To improve care for older adults with cancer, researchers share latest into biological age measures, assessments of care needs

The latest efforts to measure biological, rather than chronological, age took center stage at UNC Lineberger's Geriatric Oncology Research Symposium.

To improve care for older adults with cancer, researchers share latest into biological age measures, assessments of care needs click to enlarge Kirsten Nyrop, Trevor Jolly, Claudio Battaglini, Gretchen Kimmick, Grant Williams, Allison Deal, Emily Guerard, Hyman Muss, Shlomit Shachar, Caroline Mariano, Jenny Lund, Mackenzie Pergolotti, Heidi Klepin.
To improve care for older adults with cancer, researchers share latest into biological age measures, assessments of care needs click to enlarge UNC Lineberger's Hyman B. Muss, MD, speaks at the center's geriatric oncology research symposium.

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The University of North Carolina Lineberger Comprehensive Cancer Center’s Geriatric Oncology Research Symposium on Dec. 1 at the Rizzo Center in Chapel Hill drew researchers from across the country and abroad to share their latest findings on how to objectively measure biological age or physical fitness, to gauge tolerance for chemotherapy and other factors important to caring for older adults with cancer.

“The majority of new cancer diagnoses and deaths are in older adults,” said Grant Williams, MD, a former UNC Lineberger fellow who is now on faculty at the University of Alabama at Birmingham. “Unlike the developmental process, which is predictable and linear, the aging process is a very heterogeneous process. The pace for aging is different in all of us.”

Williams presented research into muscle wasting related to aging, or to illness at any age. In another study looking at colon cancer surgery and outcomes, he reported that researchers saw that age-related muscle wasting, or sarcopenia, was linked to risk of infection and longer length of stay.

“The question is: why is it a bad thing?” Williams said. “What is going on? We don’t just want to prognosticate things, we want to improve outcomes.”

Gretchen Kimmick, MD, of the Duke Cancer Institute, spoke on her efforts to incorporate a brief geriatric assessment into her clinical practice, and to using the assessment findings to identify issues that require medical care, such as urinary incontinence, dementia, visual impairments, or depression.

Kimmick stressed the importance of the test, saying its results can be used to predict morbidity and mortality or chemotherapy tolerance, but said its length can be an obstacle.

She described her effort to have clinic nurses administer a brief form of the assessment, and then to make referrals to specialists such as social workers, physical therapists, and others to address the issues identified by the assessment. Kimmick has also worked to bring the model into community practice settings.

“The problem is, I’m in a tertiary care center. I’ve got a physical therapist down the hall,” she said. “(Many) patients are seen in community settings where they don’t have social support. Hopefully, we’ll take something we all know is helpful in our tertiary care centers, and actually get it out where we know 80 percent of our (geriatric) patients are being taken care of.”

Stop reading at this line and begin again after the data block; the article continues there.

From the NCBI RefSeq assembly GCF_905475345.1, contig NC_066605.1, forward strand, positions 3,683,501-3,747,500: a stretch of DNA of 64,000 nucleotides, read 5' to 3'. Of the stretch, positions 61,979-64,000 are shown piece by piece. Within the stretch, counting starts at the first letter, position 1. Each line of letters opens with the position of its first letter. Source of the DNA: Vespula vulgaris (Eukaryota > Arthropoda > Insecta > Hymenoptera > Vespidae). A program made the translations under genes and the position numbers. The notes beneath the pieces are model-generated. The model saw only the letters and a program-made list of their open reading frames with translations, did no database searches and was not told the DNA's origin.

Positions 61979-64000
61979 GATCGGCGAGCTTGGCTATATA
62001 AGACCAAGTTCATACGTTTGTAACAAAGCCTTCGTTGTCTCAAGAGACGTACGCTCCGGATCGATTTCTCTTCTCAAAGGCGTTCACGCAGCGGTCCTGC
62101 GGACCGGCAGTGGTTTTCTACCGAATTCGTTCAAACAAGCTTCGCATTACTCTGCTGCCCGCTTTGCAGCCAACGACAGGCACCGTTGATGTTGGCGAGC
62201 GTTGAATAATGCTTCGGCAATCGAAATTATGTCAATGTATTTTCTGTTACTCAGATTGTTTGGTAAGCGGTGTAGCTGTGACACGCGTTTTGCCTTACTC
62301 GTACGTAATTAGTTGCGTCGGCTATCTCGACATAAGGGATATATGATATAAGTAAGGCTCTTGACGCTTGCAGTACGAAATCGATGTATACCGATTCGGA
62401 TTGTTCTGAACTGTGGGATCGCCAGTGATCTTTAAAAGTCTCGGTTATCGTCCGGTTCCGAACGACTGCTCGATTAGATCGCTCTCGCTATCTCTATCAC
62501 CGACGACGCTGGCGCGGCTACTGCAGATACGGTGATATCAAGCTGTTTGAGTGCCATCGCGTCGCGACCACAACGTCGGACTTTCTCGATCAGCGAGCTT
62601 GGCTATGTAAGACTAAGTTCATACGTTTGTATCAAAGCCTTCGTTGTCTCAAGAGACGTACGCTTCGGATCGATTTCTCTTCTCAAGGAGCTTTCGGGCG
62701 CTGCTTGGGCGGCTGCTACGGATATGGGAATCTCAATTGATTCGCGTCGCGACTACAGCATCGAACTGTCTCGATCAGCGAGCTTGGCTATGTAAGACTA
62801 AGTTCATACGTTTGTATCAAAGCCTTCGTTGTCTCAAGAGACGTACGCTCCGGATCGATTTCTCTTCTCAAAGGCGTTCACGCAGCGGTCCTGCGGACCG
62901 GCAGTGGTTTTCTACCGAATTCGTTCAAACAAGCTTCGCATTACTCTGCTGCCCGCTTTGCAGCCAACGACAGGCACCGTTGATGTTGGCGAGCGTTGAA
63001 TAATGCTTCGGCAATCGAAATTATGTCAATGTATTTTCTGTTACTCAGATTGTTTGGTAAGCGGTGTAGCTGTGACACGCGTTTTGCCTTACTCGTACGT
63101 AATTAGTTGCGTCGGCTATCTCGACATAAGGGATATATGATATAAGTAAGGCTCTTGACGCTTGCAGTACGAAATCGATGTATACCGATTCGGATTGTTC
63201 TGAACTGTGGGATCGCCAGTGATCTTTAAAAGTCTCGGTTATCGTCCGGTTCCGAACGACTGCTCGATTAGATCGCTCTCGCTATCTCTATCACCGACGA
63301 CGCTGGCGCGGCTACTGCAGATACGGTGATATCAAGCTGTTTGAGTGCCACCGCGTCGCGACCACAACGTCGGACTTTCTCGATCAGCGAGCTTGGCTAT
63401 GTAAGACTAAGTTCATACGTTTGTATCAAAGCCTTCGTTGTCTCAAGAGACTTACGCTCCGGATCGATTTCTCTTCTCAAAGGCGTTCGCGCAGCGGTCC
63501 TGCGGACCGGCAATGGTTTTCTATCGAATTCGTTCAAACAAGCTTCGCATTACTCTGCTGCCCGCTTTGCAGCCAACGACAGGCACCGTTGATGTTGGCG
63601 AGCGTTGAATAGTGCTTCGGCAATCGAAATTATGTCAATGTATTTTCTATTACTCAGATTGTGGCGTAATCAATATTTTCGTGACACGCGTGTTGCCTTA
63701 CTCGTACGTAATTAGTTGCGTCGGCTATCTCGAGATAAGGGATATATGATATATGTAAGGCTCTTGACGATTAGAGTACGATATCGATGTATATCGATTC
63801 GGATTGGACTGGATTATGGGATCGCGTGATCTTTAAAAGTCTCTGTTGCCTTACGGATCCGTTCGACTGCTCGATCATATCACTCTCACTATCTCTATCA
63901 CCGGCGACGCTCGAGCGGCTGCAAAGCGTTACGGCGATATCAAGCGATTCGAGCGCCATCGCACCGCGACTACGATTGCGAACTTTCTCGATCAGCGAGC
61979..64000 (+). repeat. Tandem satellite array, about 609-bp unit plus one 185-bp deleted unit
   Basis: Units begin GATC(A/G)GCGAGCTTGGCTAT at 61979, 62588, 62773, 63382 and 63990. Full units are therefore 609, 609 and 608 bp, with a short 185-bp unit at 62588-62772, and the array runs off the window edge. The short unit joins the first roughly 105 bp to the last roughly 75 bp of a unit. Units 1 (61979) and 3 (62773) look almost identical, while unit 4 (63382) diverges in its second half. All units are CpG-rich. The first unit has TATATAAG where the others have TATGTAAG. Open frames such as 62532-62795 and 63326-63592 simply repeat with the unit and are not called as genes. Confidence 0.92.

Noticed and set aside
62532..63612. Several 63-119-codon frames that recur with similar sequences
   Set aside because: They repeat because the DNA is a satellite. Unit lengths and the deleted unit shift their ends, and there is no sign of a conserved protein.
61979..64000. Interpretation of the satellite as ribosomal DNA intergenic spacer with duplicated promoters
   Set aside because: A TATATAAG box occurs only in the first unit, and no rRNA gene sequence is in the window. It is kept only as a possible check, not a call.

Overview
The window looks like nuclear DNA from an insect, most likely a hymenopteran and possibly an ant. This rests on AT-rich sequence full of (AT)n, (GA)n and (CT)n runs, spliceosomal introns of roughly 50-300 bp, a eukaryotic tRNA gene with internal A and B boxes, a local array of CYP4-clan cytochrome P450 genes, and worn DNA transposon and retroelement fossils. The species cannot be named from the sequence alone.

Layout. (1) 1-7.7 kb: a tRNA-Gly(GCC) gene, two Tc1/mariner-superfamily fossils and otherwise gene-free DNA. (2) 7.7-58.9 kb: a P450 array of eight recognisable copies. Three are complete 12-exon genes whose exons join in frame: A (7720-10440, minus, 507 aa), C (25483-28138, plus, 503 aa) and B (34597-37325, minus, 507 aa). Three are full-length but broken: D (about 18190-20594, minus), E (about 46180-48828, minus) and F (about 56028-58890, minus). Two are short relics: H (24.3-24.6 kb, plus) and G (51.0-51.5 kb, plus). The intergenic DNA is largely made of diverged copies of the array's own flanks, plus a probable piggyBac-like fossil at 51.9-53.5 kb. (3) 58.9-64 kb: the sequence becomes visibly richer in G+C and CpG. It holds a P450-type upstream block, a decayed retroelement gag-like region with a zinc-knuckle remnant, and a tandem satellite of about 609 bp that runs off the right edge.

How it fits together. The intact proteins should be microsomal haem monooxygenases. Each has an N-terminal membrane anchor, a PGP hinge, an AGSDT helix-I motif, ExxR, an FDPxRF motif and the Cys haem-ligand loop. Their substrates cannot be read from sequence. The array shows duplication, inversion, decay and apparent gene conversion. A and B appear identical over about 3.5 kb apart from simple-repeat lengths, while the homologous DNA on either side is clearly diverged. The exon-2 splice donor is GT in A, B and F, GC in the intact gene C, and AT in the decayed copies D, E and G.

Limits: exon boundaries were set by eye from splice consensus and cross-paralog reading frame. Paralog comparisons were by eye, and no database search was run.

UNC Lineberger’s Trevor Jolly, MD, is also working to find solutions to bring the geriatric assessment into clinical practice, as he said it can be important in detecting risk of falls, a lack of social support, and cognitive impairment.

Jolly is leading a trial of an online tool to complete the geriatric assessment in hospitalized patients with emergency admissions for a cancer diagnosis. Patients complete the assessment, creating a printable report minutes later that contains recommendations for physicians to consider. Jolly and his collaborators are planning to examine the rate of referrals by patients’ doctors for deficits identified by the assessment.

“We need to figure out a (timely) way to do these assessments, and get them back to the people who are taking care of the patients,” he said.

Hyman B. Muss, MD, director of UNC Lineberger’s geriatric oncology program and the Mary Jones Hudson Distinguished Professor in Geriatric Oncology, is leading research into the use of a “molecular marker” of aging to see if it can predict outcomes for older adults.

Norman Sharpless, MD, the former UNC Lineberger director and now the director of the NCI director, and his colleagues have created a test that can detect expression of a gene coding for the p16 protein. The expression of this gene has been found to exponentially increase with chronological age, and researchers can measure it in certain cells in the peripheral blood. Patients with higher levels of this protein measured in their immune cells may be at higher risk for poorer cancer outcomes.

“You can send your blood to assess for telomere length, and they’ll try and estimate how long you’ll live,” Muss said. “Our purpose is different. We want to see if we can predict your toxicity, your responsiveness to treatment, and maybe someday, your longevity.”

Muss said there are several early-stage trials to study the impact of walking during chemotherapy treatment in older cancer patients, as measured by p16 levels. They are interested in studying whether walking can mitigate the negative side effects of treatment.

“It would be nice to have some test …that would be an independent marker of aging, and might predict outcomes,” he said.

A full list of symposium speakers and their presentations is available online.